The Binding Effect of Final Certificates
Four years ago, the effect of Final Payment Notices being conclusive was a hot topic in the construction industry, following a significant case on the issue.
This is an important area with substantial and potentially onerous implications for contractors and subcontractors. Following a recent adjudication in which ALA acted, where the issue was argued as a ‘complete defence’, it is a topic worth being reminded of.
The concept of some form of final document being conclusive is not a new one, and many contracts include some wording to this effect. It is understandable that parties want to draw a line under a completed project and not face the uncertainty that a claim may be coming at some point in the future.
Contractors need to be aware of these provisions and the commercial implications of failing to comply.
The JCT suite is one set of standard form documents which utilises conclusive final document provisions in most of its contracts.
For example, the JCT Design and Build Contract anticipates that the ‘Final Statement’ will be prepared by the Contractor; if it fails to do so, the Employer has a right to issue one instead.
Clause 1.8.1 of the JCT Design and Build Contract states that the Final Statement will be conclusive evidence regarding all entitlement to time and money under the Contract.
If the Contractor wants to dispute any matter in the Final Statement, it must initiate proceedings within 28 days of the due date; if it fails to do so, the Final statement is binding.
To be clear, this means adjudication, arbitration or other proceedings; simply submitting a claim or raising an objection to the account is not sufficient.
Is this Enforceable?
Many people are aware that the Construction Act 1996 gives parties the right to adjudicate “at any time”, so the idea that this could be limited might be surprising to some. However, the courts have upheld this principle in the case of Marc Gilbard v OD Developments.[i]
In that case, the parties began court proceedings within the 28-day period as required by the JCT standard wording. Frustrated with the slow progress of proceedings, the defendant attempted to refer the dispute to adjudication.
The court held that the Defendant could not do this. It did not matter that it had preserved the issues in dispute, it had not begun the adjudication within 28 days and therefore had lost the right to adjudicate.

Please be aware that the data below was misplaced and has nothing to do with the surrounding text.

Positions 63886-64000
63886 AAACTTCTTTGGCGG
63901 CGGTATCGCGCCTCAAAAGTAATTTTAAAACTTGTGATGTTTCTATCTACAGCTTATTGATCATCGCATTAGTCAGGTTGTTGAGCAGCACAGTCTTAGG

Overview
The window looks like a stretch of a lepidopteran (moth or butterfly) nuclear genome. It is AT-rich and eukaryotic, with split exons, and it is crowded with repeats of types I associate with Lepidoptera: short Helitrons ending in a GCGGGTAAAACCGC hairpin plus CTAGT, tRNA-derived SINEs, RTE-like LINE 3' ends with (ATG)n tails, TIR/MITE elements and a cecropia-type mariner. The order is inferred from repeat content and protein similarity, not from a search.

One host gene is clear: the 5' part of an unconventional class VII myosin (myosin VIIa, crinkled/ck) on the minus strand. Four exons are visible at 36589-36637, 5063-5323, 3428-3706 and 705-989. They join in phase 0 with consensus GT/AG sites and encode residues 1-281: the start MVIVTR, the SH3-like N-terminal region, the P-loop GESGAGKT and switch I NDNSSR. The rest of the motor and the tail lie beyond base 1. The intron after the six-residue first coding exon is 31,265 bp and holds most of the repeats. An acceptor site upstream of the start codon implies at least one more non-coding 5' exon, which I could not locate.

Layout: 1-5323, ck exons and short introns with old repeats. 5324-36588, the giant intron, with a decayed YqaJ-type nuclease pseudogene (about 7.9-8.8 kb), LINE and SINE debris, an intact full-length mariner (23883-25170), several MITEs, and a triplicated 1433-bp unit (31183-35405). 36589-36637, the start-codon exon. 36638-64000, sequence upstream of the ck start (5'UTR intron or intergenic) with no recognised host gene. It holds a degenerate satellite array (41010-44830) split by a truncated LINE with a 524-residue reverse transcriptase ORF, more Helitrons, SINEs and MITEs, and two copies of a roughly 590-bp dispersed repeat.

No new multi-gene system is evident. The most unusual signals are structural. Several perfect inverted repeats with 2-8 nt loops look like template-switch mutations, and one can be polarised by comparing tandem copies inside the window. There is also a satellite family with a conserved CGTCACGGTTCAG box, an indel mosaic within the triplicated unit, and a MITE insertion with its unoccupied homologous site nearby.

The court also held that the clause did not prevent the Contractor from adjudicating “at any time”. The clause does not prevent either party from commencing proceedings, it simply confirms the evidential value of the document. In other words, you can bring an adjudication if you want, but both parties have accepted a contractual term which says they agree, so there is no dispute.
In reaching this conclusion, the court found that the right to adjudicate at any time “did not provide an unfettered right to adjudicate regardless of other contractual terms”.
The court’s position supported the clear language of the contract and the commercial certainty offered by drawing a line in the sand.
The submitting party is in control of the final statement / submission and should be aware of any contentious matters contained therein, giving it the opportunity to begin proceedings within the timeframe if necessary. Where it fails to do so and the Employer issues the final statement, the Contractor needs to be alert to contractual provisions regarding deemed acceptance.
As an aside, in researching this article, I enjoyed reading David Weare of Fladgate LLP’s comment piece on Marc Gilbard v OD Developments from May 2015, which can be read here. In this piece, David argues that the implications of this case could cause further complexity arguing that it may not reflect common sense. What if an adjudication is launched within the 28 days but there is some flaw with the result (e.g. the adjudicator reaches the decision out of time)? The proceedings will then have ended but without resolution. Have both parties lost the right to pursue the case further?